House speaker Harrell calls on Sanford to resign

COLUMBIA, S.C. (WIS) - A top South Carolina lawmaker called Tuesday for Gov. Mark Sanford to resign, accusing his fellow Republican of "gross misjudgment" stemming from his extramarital affair and potential misdeeds that have become a distraction and embarrassment to the state.

"Your actions have amounted to a self-inflicted wound that has forced unnecessary suffering on the people of South Carolina," House Speaker Bobby Harrell said in a letter to the governor.

"I mean there's been a lot of conversation about this for several weeks from a number of different folks," Harrell told WCSC. "This letter is from me specifically, not from the Republican caucus, or Republicans, or the house generally. It's a letter that I'm sending to the governor."

Sanford said in a prepared statement that he'd stay on and could focus on the job since he's no longer on the nation's political radar even though it would be easier to step down. He called the storm brewing around him "political gossip" that the public doesn't care about.

"So I'd humbly request the Speaker and his fellow legislative leaders put aside a whole lot of politics and look past media accounts, and indeed join with me in working for South Carolinians as our state faces real challenges going forward," Sanford said in the statement.

The call for Sanford's resignation from Harrell, a Charleston Republican, is the first from one of the Legislature's top officers. It comes less than two weeks after a similar call from the lieutenant governor and after GOP members of the House criticized the governor and threatened impeachment, but took no other action.

Harrell's letter is significant because he would largely decide how any effort to force Sanford from office plays out. One other lawmaker said it prefaces a similar upcoming call from other House Republicans.

"I know that other members are working on letters and I expect that he's going to receive several other letters in the coming days," said Harrell.

Sanford planned to appear on an evening talk radio show, fielding questions from callers.

The two-term governor has been under mounting scrutiny since his June revelation of a yearlong affair with a woman in Argentina. Three ensuing Associated Press investigations that raised questions about his travel have led one state senator to accuse the governor of breaking the law and also led to an ongoing state Ethics Commission investigation.

The AP investigations have shown that Sanford appears to have violated state law requiring lowest-cost travel when taking commercial flights; that he used state aircraft for personal and political trips, which is contrary to state law; and that failed to disclose flights on private planes.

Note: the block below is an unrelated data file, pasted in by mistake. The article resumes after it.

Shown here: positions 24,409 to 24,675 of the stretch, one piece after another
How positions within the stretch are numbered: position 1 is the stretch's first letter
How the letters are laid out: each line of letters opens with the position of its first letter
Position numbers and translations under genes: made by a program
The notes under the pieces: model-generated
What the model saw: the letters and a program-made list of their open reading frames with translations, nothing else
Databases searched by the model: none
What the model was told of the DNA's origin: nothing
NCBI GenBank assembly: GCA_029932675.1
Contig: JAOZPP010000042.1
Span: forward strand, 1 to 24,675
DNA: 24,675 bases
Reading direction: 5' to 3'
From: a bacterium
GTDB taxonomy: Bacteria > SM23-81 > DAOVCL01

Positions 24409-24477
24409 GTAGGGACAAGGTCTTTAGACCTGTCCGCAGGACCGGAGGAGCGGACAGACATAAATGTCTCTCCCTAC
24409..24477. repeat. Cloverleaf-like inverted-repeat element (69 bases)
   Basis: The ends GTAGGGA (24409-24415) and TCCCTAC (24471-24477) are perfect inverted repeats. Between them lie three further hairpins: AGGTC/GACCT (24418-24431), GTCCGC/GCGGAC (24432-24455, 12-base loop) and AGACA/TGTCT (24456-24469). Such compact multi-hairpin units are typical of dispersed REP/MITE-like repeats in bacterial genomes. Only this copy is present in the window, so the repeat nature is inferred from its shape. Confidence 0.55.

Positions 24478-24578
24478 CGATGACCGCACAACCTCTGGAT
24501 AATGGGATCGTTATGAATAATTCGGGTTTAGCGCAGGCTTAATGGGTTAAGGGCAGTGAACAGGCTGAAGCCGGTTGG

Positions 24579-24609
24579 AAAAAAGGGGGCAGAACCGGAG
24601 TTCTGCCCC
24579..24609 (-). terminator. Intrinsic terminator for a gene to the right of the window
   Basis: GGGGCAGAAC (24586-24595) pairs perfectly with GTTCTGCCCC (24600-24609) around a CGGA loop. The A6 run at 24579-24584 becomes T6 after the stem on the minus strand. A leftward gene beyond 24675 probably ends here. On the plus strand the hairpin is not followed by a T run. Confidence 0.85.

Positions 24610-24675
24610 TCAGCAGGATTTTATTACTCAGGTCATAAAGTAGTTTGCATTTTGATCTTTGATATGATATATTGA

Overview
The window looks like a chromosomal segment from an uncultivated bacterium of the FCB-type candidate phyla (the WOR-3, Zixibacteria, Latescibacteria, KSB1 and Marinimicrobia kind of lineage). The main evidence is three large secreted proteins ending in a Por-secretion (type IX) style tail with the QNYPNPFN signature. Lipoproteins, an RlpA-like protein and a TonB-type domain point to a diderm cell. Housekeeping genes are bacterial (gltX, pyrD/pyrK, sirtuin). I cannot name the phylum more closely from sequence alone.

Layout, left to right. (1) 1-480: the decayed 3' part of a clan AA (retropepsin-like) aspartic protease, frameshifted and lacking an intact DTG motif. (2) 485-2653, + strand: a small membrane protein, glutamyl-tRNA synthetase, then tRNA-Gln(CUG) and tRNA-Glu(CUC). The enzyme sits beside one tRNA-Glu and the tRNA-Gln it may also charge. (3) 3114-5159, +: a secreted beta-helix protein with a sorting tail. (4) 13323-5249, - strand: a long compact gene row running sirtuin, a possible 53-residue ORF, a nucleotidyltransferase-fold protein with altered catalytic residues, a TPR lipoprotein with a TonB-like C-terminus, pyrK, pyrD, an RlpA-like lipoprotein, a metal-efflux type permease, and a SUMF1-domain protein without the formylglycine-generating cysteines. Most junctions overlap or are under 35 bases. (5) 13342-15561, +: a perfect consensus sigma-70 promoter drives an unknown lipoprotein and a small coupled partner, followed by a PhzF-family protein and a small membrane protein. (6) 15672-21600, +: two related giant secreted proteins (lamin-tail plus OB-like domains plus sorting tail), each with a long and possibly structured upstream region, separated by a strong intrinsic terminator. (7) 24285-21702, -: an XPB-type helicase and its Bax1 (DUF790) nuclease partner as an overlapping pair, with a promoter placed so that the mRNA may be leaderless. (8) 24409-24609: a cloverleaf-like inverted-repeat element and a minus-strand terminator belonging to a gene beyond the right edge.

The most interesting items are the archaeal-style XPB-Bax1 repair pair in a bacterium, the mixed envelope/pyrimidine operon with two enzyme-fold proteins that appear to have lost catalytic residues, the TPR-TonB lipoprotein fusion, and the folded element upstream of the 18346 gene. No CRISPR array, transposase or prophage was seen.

Sanford said the media is sensationalizing it all.

Sanford has spent the past weeks apologizing to members of civic organizations for his affair, denying doing anything wrong when it comes to his travel and attempting to refocus on his final year agenda of restructuring government. Sanford, who is term limited, has accused critics and media outlets of mischaracterizing his flights and says he's being treated differently than other governors. His office recently asked state university officials to explain how they use state planes.

Harrell echoed Lt. Gov. Andre Bauer in saying the allegations are taking time and attention away from the state's more pressing issues.

"The daily trickle of allegations against you has shown that there is no end in sight to the constant distractions caused by you remaining in office," Harrell said.

He also said the circumstances of Sanford's June tryst with his mistress constituted "a gross misjudgment." The governor led his staff to believe he was hiking on the Appalachian Trail when he was actually in Argentina and has yet to explain how he was to be contacted in an emergency. Records show his staff tried to reach him unsuccessfully while he was out of the country.

"The events of the past several weeks have brought to light disturbing facts regarding you and your administration. More importantly, these events and your handling of these events have created an environment that makes it impossible for you to continue to lead our state," Harrell said.

House Majority Leader Kenny Bingham, R-Cayce, said Tuesday that members of the caucus are still deciding what to do. However, House Judiciary Committee Chairman Jim Harrison, R-Columbia, said he expects a letter from the caucus later this week will call for Sanford's resignation.

While Sanford in interviews with the AP called his mistress his "soul mate," he and wife Jenny say they are trying to reconcile. She has moved with their four sons from the official residence in Columbia to the family's coastal home.

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